I have praised Grant's work before, but this time I am very disappointed.While he accuses Dr. Donohue of distortion, Gallicho commits quite a bit of distortion of his own.For an accurate summary of the Ratigan episode, I recommend that people *actually read* the Graves Report: is gambling that people will not actually click the link he provides. One will then see that Gallicho is very selective in his facts, and Donohue's presentation is actually accurate. What is shocking about the whole episode is that there were SEVEN diocesan employees (including two computer techs!) - and Bishop Finn was *not* one of the seven - who saw the images but did not call the police. Why not? The prosecutor clearly seized upon the issue to target a bishop, and she succeeded.And even as the Times article begrudgingly admits, even without the Ratigan episode, half of priests would vote to get rid of Finn because they are dissident and liberal, and Finn is a conservative. The fact that there is 1000% more anger at Bishop Finn than Ratigan himself is proof of this.And as far as Gallicho's claim that "There is no conspiracy on the Catholic left to bring down a conservative bishop," I am stunned by such blatant dishonesty.But Gallicho's biggest distortion is the "100,000 +" signatures to get rid of Finn. The petition is on a far-left web site (, where various kooky, 'progessive' causes are espoused. 99.9% of the signatures are from people outside of Kansas City who have nothing to with the issue.And Gallicho's claim that bishops "stand up" for Donohue, that is a straw man if there ever was one. Donohue does what he does. He defends the Church when he feels that it has been wronged. And ...?I am saddened by Gallicho's egregious deceit and guile. It is palpable that the exploitation of children does not really bother Gallicho. It is simple an issue with which he can attack a conservative bishop. How despicable. Gallicho should be ashamed.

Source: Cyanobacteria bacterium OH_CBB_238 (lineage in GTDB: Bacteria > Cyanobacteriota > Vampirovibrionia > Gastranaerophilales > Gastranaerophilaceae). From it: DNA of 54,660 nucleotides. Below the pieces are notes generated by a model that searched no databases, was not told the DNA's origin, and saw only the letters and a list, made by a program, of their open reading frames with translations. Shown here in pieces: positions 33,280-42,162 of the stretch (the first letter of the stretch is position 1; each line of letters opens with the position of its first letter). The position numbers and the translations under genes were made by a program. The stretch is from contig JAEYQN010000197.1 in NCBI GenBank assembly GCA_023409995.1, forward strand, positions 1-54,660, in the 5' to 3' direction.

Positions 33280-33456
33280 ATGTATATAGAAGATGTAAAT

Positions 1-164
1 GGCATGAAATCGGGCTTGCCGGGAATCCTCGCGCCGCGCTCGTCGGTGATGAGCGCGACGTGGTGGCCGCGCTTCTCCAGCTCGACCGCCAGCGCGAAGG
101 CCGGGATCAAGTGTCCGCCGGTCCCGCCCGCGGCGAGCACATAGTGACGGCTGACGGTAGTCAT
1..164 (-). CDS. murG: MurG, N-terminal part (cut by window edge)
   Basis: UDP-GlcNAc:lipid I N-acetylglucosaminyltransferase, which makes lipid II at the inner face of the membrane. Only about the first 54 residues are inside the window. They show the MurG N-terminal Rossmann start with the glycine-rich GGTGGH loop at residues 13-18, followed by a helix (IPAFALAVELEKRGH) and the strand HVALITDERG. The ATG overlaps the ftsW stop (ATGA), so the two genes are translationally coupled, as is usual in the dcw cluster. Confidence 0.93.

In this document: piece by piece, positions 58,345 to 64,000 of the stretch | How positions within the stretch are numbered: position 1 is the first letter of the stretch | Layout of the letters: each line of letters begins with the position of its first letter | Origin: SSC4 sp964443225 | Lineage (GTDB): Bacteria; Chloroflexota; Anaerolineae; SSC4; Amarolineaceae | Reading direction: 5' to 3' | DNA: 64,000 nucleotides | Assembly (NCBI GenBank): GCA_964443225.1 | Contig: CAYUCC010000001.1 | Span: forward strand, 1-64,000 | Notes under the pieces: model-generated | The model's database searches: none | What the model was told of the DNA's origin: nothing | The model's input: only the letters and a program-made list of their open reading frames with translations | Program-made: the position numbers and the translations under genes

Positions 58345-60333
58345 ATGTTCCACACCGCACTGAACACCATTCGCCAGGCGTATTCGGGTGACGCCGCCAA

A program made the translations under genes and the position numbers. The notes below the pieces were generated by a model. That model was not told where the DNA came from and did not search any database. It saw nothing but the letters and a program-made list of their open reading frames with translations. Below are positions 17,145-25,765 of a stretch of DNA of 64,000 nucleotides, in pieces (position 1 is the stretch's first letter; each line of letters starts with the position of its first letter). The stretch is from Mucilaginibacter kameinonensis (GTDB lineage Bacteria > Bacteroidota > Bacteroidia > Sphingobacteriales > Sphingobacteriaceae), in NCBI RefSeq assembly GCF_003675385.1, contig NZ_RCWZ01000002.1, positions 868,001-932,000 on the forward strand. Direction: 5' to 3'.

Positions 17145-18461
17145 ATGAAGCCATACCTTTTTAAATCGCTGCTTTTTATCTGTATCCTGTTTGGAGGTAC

I can't stop looking at his sunglasses. It's like he's a really flush Asa Hawks.

If you want to do something about criminal bishops, please sign the petition to President Obama atJerry,You have to be joking... Or do you expect Obama to create the next Thomas Beckett or Thomas More? Btw, a little perspective might be useful here. Finn's crime is a misdemeanor. And I would guess that everyone reading or writing on this site has been guilty of one as well since misdemeanors include crimes like speeding. (Excessive speed is responsible for a third of all fatal accidents) Not suggesting that we should encourage our Bishops to break any laws

I wish even one bishop would say publicly that the very name "Catholic League for Religious and Civil Rights" is a lie. Donohue does absolutely nothing to protect the religious and civil rights of Catholics, because the Constitution does not give Catholics the right to force other people to say only nice things about our faith. And if I were denied housing or employment because of my religion, I would turn for help not to the Catholic League but to the ACLU, which has tons of experience in this area. All I could expect from Donohue would be a press release--and since I favor the ordination of women and marriage equality, probably not even that. By his yardstick, I myself am an anti-Catholic bigot.@ DPierre: "begrudgingly" means enviously. I assume you mean "grudgingly," which means reluctantly.

I think they're Gucci. I kind of covet them.

@Bruce, re: "begrudgingly"Begrudge: "to be reluctant to give, grant, or allow" (def. #2)"Begrudgingly" is fine as I used it.

DPierre: The one thing that was omitted by Grant that makes a difference to me is that Fr Ratigan tried to commit suicide when found out. To me, that explains why Bp Finn cut him some slack. But it does not justify it and is not legally relevant, which I guess is why Grant omitted it. You say in defense of Bp Finn that he did not see the pictures, but that is already irresponsible on the part of the bishop. He chose not to ask for the pictures. His repeated bad judgment renders him unfit to lead. Bruce, yes, his crime is a mere misdemeanor: like a school bus driver who is found guilty of reckless driving, he should be terminated from his job, but after that things might not need to go much further than that. He simply needs to be moved out of a position where he has responsibilities for which he is unfit. If he were a school bus driver, was kept on the job, the company said not one word blaming him, and he started denying wrong-doing in private, I would also be indignant.

I am concerned that too many Catholics are just adapting to whatever is dished up by the latest scandal. Feeling unable to do anything to change an unjust situation in our Church, they give into it.This response is sinful in itself. But because it's a manifestation of social sin, it is not questioned or denounced. The whole situation conspires to make people sin the more. I am looking for prophetic voices to name what is happening, not to the hierarchy, but to the faithful because of this ongoing problem.